And now...two weeks later...I am grieving....back and forth between several stages of grief....I denied for days that anything was TRULY wrong, even as I put my sneakers on and couldn't STAND to have my shoes tied, finally going to the doctor after trying all I knew to do to "fix" it. I have been isolating myself, because sadly...the only DAMN thing I talk about is running and now that I can't run, the only DAMN thing I talk about or think about is NOT being able to run...That's depressing and no one wants to hear it, so I just stay away from people, so I won't be a downer. I've been angry...angry that yet, AGAIN, I am injured and that somehow any progress I make seems to be fraught with setbacks...As I look back, I know it could have happened in any run, at any time, but sometimes I wonder if the race was even worth it, because I would rather be able to run, PERIOD! Then I tell myself, YES...I'm still glad I did my race, because it was a culmination of so much hard work. I'm angry that after all this time off, I will have to start over, FROM SCRATCH, and lose all that lovely progress. I have also bargained...been depressed, thinking it will never end...and tried acceptance, with little progress.
Whether my lack of being able to run is worthy of all this drama and introspection, the feelings of grief are still there. It does not help me to ignore them, pretend they aren't there, play the "what if" game, or in general, act like a b**. Feelings are feelings...they don't discriminate, depending on whether I deem them "valid" or not...It seems like the mental stamina I practiced for the marathon, is far more applicable NOW, when faced with the unknown and things I can't control. I'm trying to make the best of what I can do and maybe the acceptance will take a bit longer. The thing is....I can't argue with how much running has become my everything...and although I love it, that's kind of sad...When I look back at my training, I realize that it has become just another way that I have come to define myself...my worth...my identity...my friends...Although I LOVE the training...the anticipation of the race, the companionship of my running buddies, the commonality of swapping stories, the challenge of pushing myself....I have neglected so many other things that mean so much to me...the MOST important, my relationship with God and my good friends. I'm not saying that I can't have both...maybe it's been poor time management or priorities...I guess I just turned to running to "fill me up", to fill that place in me that makes me feel "OK" or "worthy"....Don't get me wrong, I definitely believe that God has given me the freedom to enjoy running and get pleasure from it...but when I can't run...what does THAT do to me? It's worth a look, I guess...even though it sucks. I think the grief I am experiencing has to do with much deeper issues than not being able to run....it may just be the thing that gets me to take a long, hard look at myself...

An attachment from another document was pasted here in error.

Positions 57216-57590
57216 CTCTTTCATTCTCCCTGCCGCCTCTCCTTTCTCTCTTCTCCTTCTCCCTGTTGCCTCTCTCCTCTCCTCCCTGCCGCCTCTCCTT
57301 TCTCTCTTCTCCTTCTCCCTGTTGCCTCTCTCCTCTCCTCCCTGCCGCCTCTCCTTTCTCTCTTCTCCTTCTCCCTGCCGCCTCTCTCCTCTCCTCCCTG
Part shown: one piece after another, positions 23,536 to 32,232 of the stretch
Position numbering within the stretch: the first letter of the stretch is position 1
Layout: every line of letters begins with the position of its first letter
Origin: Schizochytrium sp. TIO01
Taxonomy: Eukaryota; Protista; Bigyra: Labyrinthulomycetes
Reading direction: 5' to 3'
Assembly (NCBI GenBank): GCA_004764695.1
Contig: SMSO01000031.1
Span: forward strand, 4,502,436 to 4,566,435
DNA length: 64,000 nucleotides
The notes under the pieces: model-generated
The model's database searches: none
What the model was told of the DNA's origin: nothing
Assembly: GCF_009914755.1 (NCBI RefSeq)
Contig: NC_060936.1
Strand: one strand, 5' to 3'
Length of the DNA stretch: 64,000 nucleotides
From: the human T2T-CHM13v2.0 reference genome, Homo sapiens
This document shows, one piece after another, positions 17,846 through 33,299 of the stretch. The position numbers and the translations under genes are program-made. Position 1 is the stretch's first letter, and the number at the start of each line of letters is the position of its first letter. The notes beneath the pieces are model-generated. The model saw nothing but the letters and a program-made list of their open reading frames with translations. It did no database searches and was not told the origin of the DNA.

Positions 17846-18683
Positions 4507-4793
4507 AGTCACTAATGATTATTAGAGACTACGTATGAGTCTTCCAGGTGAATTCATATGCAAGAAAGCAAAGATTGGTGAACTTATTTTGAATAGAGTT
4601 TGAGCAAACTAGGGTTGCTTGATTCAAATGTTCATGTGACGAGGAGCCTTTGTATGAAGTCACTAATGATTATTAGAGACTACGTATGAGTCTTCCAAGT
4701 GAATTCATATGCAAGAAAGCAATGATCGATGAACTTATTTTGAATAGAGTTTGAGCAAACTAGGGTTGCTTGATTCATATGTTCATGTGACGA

I guess grief is part of life..I'm sure the next few weeks will be a lesson in that. Just know that I am working through some things that have some to do with running, but mostly...control...or lack of it...And don't most of us want to learn to be a little more flexible and adaptable to life, so that we don't fall apart at the smallest sign of trouble? I'm sure I won't be the easiest person to be around, but just wait it out...don't bail on me yet! Maybe you won't know what to say...or have "the answers"...that's OK...just tell me that I will be stronger through this experience. Alot of the hardest lessons in life come through hard circumstances. I am a runner..but that's just PART of who I am. Now...to figure out the rest!